One year later, what are some signs of progress in Haiti since the earthquake?

Publication Date: 
January 06, 2011

Students and teachers have returned to class:

  • More than 23,000 students and 1,200 teachers have returned to classes at 10 Salesian Missions educational works.
  • To date, students and teachers have returned to the following locations at Salesian Missions schools: Cité Soleil, Cap-Haïtien, Fort-Liberté, Cayes, Gressier, Pétion-Ville, OPEPB (Little Schools), Gonaïves, Thorland and Fleuriot.

Skilled laborers have been prepared for hard work necessary to rebuild Haiti:

  • Salesian Missions alumni have been hired to contribute to the reconstruction process.
  • For long-term efforts, students are studying in specific trades—including: agriculture, nursing, woodworking, mechanics and masonry, as well as learning skills in electricity, air conditioning and welding.

Youth in Haiti are being given hope and opportunity learning trade skills at Salesian Missions educational works:

  • Lessons are being taught on the grounds where the National School of Arts & Trades (ENAM) once stood. Daily classes are being now held in pre-fabricated buildings.
  • Classes for young women include nursing, dressmaking, hair styling and nail care.
  • Older youth in trade schools are using their carpentry skills by making desks for classrooms.
  • Students in Salesian tailoring programs are making school uniforms for other children.
  • The Salesian University Network computer system is in development to create 13 sites to help university students who have been unable to return to school.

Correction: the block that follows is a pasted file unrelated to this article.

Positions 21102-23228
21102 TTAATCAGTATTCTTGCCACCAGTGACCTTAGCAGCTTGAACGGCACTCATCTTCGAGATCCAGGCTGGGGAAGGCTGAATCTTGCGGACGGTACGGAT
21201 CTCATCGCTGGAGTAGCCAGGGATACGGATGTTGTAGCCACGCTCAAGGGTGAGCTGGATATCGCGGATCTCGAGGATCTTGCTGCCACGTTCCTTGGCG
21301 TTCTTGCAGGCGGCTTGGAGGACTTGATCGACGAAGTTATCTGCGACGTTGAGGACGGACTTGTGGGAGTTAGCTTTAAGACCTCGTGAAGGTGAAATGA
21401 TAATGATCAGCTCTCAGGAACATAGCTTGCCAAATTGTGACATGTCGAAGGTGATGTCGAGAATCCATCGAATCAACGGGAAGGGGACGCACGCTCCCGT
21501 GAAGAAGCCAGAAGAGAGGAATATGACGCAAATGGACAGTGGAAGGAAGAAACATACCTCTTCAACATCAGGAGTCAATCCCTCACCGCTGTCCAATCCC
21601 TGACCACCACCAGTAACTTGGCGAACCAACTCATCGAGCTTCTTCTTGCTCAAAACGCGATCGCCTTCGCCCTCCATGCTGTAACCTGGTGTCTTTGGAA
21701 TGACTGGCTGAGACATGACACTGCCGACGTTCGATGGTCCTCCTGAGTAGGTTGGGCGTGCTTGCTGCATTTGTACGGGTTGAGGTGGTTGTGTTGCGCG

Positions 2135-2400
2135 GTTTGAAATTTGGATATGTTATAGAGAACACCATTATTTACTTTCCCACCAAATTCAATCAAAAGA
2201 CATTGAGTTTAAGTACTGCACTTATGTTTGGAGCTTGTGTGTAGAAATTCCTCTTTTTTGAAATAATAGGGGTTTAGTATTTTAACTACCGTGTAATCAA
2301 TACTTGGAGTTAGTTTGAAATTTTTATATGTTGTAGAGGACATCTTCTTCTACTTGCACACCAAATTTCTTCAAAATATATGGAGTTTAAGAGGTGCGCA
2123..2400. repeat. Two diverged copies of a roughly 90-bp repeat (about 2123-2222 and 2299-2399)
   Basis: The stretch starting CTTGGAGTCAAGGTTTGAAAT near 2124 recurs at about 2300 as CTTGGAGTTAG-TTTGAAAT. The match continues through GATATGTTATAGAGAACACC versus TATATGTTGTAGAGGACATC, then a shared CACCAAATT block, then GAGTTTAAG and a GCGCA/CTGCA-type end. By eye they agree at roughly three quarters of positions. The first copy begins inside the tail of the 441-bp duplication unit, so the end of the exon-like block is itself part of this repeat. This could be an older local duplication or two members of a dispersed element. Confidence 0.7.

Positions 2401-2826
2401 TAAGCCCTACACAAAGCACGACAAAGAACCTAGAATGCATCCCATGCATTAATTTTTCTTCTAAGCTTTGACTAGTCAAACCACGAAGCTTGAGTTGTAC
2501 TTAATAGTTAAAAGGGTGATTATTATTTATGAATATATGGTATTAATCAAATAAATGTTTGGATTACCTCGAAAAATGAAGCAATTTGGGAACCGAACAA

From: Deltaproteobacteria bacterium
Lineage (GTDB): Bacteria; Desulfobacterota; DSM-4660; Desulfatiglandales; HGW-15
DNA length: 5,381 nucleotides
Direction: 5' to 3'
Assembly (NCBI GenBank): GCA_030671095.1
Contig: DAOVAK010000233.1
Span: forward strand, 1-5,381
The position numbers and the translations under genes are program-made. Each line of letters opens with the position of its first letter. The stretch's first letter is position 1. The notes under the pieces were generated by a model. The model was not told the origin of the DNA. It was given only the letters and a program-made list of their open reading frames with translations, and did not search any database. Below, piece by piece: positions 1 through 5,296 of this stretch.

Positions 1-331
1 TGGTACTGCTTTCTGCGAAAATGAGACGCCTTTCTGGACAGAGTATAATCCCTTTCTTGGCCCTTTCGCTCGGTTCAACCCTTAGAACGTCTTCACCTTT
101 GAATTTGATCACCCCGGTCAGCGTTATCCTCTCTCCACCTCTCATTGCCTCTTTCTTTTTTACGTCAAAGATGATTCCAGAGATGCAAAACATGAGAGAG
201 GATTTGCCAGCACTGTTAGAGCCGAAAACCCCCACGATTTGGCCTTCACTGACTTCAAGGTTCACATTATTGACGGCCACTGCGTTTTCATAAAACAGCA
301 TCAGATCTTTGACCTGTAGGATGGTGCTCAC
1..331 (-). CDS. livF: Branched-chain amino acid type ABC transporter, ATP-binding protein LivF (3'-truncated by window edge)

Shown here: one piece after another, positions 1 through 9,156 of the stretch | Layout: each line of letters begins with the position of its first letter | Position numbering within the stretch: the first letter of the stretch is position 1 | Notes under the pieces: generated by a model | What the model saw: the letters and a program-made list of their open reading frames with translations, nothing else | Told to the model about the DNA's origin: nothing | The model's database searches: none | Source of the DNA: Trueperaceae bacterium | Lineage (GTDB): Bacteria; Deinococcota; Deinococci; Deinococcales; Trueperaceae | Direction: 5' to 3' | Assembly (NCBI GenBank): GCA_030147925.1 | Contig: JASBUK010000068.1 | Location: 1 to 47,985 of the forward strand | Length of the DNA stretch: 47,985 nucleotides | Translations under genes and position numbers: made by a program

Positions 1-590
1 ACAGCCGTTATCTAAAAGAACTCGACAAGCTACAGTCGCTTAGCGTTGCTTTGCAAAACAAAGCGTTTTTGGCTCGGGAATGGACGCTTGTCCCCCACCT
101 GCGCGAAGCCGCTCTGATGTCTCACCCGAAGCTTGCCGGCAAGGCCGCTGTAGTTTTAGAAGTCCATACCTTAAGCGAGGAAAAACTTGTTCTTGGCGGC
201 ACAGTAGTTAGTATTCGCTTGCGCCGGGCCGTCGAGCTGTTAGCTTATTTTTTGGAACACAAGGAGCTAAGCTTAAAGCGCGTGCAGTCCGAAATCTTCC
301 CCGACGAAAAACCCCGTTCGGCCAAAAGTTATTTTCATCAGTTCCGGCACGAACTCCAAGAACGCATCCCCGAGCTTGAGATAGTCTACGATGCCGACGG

• To date, approximately $2.5 million in funds have been spent by Salesian Missions on relief efforts for the Haitian people, along with additional in-kind donations.

Hungry children are being fed:

  • At Salesian Mission schools in Haiti, feeding programs are in operation and supporting efforts to rebuild the community. Thousands of children receive daily breakfast of a cup of milk and bread.
  • A new kitchen is under construction which will provide food for the children from the schools in Cité Soleil and La Saline, the poorest districts in the area.
  • 59 containers of relief supplies—including food, water, clothing, medical supplies, computers, religious goods, personal hygiene supplies, water purification plants, water purification tablets, 1600 schools in a box, 10 industrial generators, and forklifts—were shipped, as well as two school buses and nearly 2,000 tents. To ensure the most effective use of supplies, Salesian Missions evaluates the situation at each of its sites to match needs with available resources.

Salesian Missions reports that schools are being rebuilt:

  • Students and teachers of the “Little Schools” are installing prefabricated buildings for themselves and other students.
  • New nursing and agriculture school projects are moving forward.
  • Construction continues for primary schools and high schools.
  • To date, approximately $2.5 million in funds have been spent by Salesian Missions on relief efforts for the Haitian people, along with additional in-kind donations.

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